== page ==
Tuesday, 31 July 2012

Mrs Whojimaflip's Norwegian Escapades 1969: 2. It Can Be Very Wet On The Fjords

Mrs Whojimaflip has spent a comfortable night in Bergen and is ready to explore the country. But it's not as simple as that, as she wrote:

'Took the train to Voss. It was the wrong train and we ended up travelling in completely the wrong direction. After severar hours of waiting on platforms with unpronouncable names, we managed to get back to Oslo Station and board the right train. We had to pay a fine when the inspector seemed to think we were in the wrong seats. I thought they were rather too comfortable. We hadn't managed to have the time to examine our tickets properly or to figure out what they said. My Norwegian dictionary was stuck at the bottom of my case.

Earlier we had problems with the taxi driver who drove us to the station. The fare was included in the package tour, but the banks were not yet open and we had no Norwegian money, so we couldn't give him a tip. He muttered something under his breath, but he didn't seem to mind. Norwegians are very proud. 

Arrived finally in Voss and took the bus to Ulvik. Norwegian buses tend to do a lot of waiting in the middle of crossroads for other buses, so that passengers can change. The bus drivers, when they meet  have long chats over cigarettes.

Went on a bus tour up the mountain. Got soaked. Soaked inside the bus. This was because the young boy I had seen eaarlire canoodling in a waterfall with a girl, had obviously got out of the water wearing the same trousers, had boarded the bus and sat next to me. He was dripping. I did not know what to say. I looked out the window feeling cold and miserable.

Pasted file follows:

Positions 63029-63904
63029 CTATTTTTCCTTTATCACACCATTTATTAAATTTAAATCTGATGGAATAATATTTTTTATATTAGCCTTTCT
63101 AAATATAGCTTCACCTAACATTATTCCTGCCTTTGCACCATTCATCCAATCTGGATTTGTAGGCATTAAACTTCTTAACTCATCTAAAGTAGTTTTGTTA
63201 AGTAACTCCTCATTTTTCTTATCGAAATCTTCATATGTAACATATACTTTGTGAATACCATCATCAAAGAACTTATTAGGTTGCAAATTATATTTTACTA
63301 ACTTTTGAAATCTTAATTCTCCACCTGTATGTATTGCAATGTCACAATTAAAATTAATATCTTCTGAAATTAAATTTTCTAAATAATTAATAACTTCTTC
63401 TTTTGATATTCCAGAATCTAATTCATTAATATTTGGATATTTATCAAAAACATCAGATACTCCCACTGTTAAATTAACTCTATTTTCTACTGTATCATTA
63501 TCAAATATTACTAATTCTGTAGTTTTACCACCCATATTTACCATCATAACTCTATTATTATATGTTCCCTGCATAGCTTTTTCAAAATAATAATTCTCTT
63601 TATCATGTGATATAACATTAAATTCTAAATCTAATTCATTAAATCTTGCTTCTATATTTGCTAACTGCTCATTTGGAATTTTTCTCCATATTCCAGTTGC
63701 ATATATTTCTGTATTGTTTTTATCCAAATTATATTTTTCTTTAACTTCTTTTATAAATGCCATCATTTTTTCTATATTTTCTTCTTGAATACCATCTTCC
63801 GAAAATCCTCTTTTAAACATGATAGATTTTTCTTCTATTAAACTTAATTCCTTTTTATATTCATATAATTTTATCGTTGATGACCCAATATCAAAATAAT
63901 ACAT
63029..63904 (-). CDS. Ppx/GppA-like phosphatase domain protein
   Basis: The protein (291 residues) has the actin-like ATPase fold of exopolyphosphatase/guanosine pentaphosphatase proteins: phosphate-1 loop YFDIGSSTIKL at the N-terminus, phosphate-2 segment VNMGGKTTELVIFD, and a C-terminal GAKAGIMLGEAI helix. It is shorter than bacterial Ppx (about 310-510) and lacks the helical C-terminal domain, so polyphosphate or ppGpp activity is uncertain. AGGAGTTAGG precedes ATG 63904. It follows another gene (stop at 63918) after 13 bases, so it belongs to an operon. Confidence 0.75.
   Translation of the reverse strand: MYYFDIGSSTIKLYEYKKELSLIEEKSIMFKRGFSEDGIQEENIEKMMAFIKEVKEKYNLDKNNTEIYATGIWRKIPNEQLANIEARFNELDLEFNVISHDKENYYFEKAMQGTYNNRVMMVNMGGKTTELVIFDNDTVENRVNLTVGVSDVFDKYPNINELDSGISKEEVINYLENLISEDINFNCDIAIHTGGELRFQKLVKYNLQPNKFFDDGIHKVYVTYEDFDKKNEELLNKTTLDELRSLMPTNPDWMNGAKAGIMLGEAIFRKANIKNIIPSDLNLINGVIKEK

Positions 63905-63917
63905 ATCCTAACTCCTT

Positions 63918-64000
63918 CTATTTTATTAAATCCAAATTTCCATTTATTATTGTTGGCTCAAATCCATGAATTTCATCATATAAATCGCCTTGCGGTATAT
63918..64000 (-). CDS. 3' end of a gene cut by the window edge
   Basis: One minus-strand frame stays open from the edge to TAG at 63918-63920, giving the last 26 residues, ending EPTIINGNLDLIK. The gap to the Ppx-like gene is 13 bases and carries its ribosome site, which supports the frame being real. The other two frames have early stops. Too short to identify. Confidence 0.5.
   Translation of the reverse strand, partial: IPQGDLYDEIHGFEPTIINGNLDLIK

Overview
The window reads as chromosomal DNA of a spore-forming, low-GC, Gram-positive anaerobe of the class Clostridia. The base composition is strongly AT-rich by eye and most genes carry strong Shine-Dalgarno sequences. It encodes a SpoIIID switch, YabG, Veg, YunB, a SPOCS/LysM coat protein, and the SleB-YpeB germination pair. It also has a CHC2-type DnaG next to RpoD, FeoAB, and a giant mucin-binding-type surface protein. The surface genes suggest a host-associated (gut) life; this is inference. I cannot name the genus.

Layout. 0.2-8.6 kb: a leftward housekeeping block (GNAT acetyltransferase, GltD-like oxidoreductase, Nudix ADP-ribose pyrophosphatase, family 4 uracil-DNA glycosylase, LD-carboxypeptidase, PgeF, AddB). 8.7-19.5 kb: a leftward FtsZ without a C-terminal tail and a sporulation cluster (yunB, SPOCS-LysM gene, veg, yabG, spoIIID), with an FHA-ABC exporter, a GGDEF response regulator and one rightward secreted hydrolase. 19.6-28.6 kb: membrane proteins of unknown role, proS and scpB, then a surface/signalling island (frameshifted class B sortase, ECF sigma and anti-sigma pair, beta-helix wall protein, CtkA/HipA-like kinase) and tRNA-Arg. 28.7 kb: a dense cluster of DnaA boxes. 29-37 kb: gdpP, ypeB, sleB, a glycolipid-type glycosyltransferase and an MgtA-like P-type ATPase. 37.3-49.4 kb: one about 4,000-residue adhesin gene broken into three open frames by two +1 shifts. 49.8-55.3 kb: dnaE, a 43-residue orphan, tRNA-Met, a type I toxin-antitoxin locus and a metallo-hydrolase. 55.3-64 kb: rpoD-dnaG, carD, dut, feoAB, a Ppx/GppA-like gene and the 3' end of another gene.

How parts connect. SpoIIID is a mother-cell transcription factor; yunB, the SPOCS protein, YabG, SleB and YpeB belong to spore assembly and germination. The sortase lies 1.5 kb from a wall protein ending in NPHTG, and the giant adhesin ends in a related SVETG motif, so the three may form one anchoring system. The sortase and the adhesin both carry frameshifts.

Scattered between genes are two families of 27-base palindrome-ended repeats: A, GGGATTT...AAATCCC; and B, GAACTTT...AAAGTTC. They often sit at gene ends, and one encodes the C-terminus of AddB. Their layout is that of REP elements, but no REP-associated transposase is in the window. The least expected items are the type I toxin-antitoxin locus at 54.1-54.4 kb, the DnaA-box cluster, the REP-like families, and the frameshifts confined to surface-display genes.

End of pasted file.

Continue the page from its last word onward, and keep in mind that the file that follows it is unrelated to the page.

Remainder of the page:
That was not to be my only soaking of the day. We went on a boat trip. I wondered at the Norwegian timekeeping. The buses always met the boats and the boats were always punctual. I wondered how they did tis when passengers had to transfer from one boat to another. I soon had an answer as my boat drew alongside another boat in the middle of the fjord and a plank was placed between the two. I was still wondering and marvelling when I slipped on the plank as I walked across and fell into the icy blue water.

The German woman who was on the tour never laughed so much.

'You are so funny - you English,' she said. She repeated it for the rest of the tour.

I felt like joining the 88-year-old woman I had met earlier that day, who lived up a mountain with her cow, goat and hens. When she wanted supplies she would lower a bucket on a rope and pulley down to the valley floor.

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